Toronto mom Amy de Domenico wears hearing aids, so she knew her children would be at risk of hearing loss, too. When her fourth child, Lauren, was born in 2004, she underwent the newborn screening at the hospital and passed. But because Amy and her husband Markus were aware of the risk, they had Lauren undergo a more sophisticated test. The result? Moderate to moderately severe bilateral hearing loss. She was fitted with hearing aids at three months.
In 2008, Amy and Markus had their second child, Ava. The newborn screening equipment at the hospital wasn’t working, so again, they took Ava for further screening. “She didn’t act any differently than any of my other children at that age,” says Amy. “She wasn’t showing any signs of hearing loss. She was such a happy baby!” So they were shocked to learn that not only did Ava have hearing loss, she was profoundly deaf. “It’s difficult to tell if infants can’t hear,” says Amy. “They act like hearing babies. But the only thing was that she didn’t have a startle reflex.” Hearing aids would not help, and Ava was a candidate for cochlear implants.
Ava was lucky that her parents were aware of potential hearing issues and persisted with follow-up tests. But most deaf children — more than 90 percent — are born to hearing parents who have not experienced hearing loss and so they have no reason to suspect problems with their child. This leads to delayed diagnoses, or no diagnosis at all. Or, sadly, children may be misdiagnosed as having learning disabilities or behavioural problems. According to a 2001 StatsCan study of children with disabilities, hearing loss can hinder a child’s learning and development. The advocacy group Voice for Hearing Impaired Children notes an estimated three of every 1,000 babies are born with hearing loss. Others will develop it through their school years.
Most provinces have early birth detection called the Universal Newborn Hearing Screening (UNHS), although Manitoba, Alberta and a few Quebec hospitals only offer screening for babies who are at high risk for hearing loss. If screening is not offered, parents are urged to arrange for their new baby to be tested.
A child who is at risk for hearing loss or who did not pass a birth screening (if it was administered) will be monitored every six to nine months until the age of three. If problems are shown, the child will be advised to see an audiologist for a comprehensive assessment. Visual response audiometry and play audiometry tests can better measure a child’s range of hearing.
There is good news. Deaf children who receive a cochlear implant and appropriate rehabilitation before age two can achieve a high level of listening and spoken language and literacy skills. Cochlear implants were first developed in the ‘60s and by 1990, they were being used in children. A small device is surgically implanted behind the ear beneath the skull. The procedure takes two to three hours under general anesthetic. Then the child is fitted with an externally worn audio processor that is worn behind the ear much like a hearing aid.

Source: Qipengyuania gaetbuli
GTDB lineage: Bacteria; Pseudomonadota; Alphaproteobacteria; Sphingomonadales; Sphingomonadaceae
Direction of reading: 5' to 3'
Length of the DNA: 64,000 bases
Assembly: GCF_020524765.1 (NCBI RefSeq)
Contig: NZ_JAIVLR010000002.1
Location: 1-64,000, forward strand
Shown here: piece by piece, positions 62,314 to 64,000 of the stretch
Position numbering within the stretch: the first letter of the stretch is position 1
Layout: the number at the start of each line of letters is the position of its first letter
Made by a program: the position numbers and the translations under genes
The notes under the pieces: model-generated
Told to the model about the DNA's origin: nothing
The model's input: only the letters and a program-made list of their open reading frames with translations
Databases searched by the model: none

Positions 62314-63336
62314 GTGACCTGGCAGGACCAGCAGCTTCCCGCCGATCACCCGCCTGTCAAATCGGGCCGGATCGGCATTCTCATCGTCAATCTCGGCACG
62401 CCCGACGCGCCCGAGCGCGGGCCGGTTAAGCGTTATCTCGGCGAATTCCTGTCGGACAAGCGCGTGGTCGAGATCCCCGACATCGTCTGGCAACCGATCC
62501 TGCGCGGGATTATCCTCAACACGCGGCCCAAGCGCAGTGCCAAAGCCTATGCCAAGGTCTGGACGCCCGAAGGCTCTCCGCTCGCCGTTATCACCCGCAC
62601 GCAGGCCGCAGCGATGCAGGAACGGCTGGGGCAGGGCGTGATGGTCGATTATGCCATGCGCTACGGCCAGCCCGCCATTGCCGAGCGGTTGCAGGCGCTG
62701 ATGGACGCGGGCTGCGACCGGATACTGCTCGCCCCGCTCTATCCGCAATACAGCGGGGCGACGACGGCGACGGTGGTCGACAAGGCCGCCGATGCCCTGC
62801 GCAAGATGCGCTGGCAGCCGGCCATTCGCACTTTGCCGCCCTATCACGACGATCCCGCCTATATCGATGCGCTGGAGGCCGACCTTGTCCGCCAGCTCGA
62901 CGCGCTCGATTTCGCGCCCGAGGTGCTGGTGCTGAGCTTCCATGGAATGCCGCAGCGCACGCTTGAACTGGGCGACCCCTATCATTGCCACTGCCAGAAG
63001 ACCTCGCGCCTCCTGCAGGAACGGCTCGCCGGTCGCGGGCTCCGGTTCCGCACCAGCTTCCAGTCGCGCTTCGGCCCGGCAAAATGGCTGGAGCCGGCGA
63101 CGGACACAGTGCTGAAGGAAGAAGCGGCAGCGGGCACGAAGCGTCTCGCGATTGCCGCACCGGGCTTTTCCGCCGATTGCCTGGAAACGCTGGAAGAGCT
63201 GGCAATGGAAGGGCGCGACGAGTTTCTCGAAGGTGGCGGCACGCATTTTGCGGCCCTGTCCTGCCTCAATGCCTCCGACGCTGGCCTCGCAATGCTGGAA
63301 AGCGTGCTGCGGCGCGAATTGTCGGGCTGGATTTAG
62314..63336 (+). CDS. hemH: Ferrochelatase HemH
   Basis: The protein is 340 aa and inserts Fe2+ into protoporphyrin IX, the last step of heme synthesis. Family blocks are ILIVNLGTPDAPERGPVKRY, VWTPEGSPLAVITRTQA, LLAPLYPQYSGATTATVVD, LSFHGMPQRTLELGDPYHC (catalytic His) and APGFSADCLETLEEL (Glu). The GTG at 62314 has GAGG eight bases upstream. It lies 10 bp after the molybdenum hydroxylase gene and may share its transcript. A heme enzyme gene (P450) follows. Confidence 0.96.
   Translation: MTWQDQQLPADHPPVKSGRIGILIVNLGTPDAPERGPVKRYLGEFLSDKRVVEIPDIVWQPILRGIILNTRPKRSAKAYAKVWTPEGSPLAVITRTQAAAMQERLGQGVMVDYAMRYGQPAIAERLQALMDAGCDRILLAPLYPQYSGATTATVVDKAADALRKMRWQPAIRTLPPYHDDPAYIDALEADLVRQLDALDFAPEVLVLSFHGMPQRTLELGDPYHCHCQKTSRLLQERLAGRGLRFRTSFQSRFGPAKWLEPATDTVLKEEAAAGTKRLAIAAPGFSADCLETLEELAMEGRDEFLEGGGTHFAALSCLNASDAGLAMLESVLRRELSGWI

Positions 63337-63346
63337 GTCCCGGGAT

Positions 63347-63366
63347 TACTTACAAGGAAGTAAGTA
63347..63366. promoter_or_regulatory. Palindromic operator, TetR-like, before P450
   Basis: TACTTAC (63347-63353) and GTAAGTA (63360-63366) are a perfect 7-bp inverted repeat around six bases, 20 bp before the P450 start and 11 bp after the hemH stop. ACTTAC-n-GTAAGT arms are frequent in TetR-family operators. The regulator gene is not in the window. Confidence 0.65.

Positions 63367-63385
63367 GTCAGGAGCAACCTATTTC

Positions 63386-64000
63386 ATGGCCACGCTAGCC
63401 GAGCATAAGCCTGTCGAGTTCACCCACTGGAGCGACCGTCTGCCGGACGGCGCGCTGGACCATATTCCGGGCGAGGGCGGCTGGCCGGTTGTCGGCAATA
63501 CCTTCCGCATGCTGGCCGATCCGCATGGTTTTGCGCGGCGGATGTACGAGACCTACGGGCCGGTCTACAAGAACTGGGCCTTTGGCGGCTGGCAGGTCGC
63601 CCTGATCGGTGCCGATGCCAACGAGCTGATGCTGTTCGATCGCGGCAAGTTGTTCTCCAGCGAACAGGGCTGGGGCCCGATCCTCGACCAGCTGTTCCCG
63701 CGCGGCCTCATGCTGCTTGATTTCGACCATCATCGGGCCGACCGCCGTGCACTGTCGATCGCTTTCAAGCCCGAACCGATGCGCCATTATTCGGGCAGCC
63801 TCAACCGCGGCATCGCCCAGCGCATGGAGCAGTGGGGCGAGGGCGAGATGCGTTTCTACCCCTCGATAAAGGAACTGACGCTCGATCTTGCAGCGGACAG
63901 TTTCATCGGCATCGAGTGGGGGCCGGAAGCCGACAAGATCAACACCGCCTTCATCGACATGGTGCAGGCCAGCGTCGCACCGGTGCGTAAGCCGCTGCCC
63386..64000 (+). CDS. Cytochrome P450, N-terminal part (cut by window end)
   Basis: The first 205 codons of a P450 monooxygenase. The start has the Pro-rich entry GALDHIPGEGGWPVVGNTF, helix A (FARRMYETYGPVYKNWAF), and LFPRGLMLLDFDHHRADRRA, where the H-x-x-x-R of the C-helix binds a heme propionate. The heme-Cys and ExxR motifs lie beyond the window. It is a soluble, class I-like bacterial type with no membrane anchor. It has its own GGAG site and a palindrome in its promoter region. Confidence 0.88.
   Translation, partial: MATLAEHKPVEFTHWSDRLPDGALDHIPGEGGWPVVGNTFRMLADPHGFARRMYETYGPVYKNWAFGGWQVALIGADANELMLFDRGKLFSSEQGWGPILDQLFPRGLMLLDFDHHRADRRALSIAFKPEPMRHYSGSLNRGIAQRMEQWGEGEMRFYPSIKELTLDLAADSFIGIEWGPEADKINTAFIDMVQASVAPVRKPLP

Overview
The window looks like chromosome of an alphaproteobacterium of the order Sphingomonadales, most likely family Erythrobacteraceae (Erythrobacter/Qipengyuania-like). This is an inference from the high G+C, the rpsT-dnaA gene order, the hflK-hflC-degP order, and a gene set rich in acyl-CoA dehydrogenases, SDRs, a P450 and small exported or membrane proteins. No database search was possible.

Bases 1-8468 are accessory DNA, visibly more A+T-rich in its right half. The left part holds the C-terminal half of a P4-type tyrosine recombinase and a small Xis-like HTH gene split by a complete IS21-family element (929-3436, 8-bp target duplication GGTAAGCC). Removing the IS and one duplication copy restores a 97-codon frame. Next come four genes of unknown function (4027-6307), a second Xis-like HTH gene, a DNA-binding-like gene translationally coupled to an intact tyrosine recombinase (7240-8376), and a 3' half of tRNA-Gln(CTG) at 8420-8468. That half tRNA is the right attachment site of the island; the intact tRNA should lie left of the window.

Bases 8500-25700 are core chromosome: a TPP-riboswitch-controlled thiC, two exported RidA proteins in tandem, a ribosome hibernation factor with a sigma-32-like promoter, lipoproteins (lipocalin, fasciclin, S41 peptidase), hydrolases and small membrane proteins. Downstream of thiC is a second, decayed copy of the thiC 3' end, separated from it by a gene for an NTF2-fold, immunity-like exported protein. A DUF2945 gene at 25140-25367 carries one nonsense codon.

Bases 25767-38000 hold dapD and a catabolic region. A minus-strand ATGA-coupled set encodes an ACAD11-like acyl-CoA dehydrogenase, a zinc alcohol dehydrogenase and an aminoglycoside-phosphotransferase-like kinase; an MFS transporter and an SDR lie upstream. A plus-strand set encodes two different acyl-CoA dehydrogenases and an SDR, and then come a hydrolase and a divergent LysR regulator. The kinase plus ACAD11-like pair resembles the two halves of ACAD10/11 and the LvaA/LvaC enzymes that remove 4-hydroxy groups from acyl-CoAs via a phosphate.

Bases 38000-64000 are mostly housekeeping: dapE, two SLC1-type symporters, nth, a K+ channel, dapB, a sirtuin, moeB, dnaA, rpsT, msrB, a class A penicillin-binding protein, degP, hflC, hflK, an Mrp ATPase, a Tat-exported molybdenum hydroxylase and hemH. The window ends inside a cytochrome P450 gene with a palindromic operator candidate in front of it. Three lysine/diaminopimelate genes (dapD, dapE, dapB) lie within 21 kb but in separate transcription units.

Ava received hers at nine months. “The sooner children are fitted with a cochlear implant and begin auditory verbal therapy, the quicker they will catch up to their hearing peers in terms of speech and language,” says de Domenico. Then it takes a lot of hard work to catch up and they are significantly delayed in speech and language development. “When Ava’s implants were activated, she had a hearing age of a newborn baby. By the time she was two and a half, her language development had caught up and in some instances surpassed that of her hearing peers.”
Ava’s cochlear implants have ensured her development is on track. Now six and in Grade 1, she has excelled in school. She sings, reads at level and is an active child. “She does need to use an FM system,” says de Domenico, referring to a microphone device the teacher wears around his or her neck. “It helps filter out the other noises so Ava can hear the instructions.” The couple have worked with the school to make sure Ava’s getting what she needs, but they’re grateful the cochlear implants have helped her communicate.
Signs of hearing loss
Signs of hearing loss in infants vary by age. Speech-Language & Audiology Canada notes:
- A newborn baby with hearing loss may not startle when there is a loud noise nearby.
- A six-month-old with hearing loss might not turn his/her head or move eyes to find a familiar voice.
- A nine-month-old with hearing loss might not respond to his/her name.
- A 12-month-old might not look at your face when talking to you.
- Toddlers might not react when spoken to; their language and speech may be delayed: a child usually uses single words by 15 months and simple two-word sentences by age two.
- A child with hearing loss may demonstrate inattention.
The MED-EL online hearing test helps parents identify potential hearing issues in their children.Take it free at medel.com/ca/hearing-test.
Voice for Hearing Impaired Children
“Early screening and detection of childhood hearing loss is crucial to a child’s speech and listening skills and their overall development,” says Norah-Lynn McIntyre, Executive Director of VOICE for Hearing Impaired Children. Parents can find support at voicefordeafkids.com.
The Hearing Foundation of Canada’s Baby’s Communication Checklist
This is a colourful keepsake guide to childhood language milestones, packed with practical tips to help you nurture good communication. Download it at hearingfoundation.ca.
Originally published in ParentsCanada magazine, November 2014.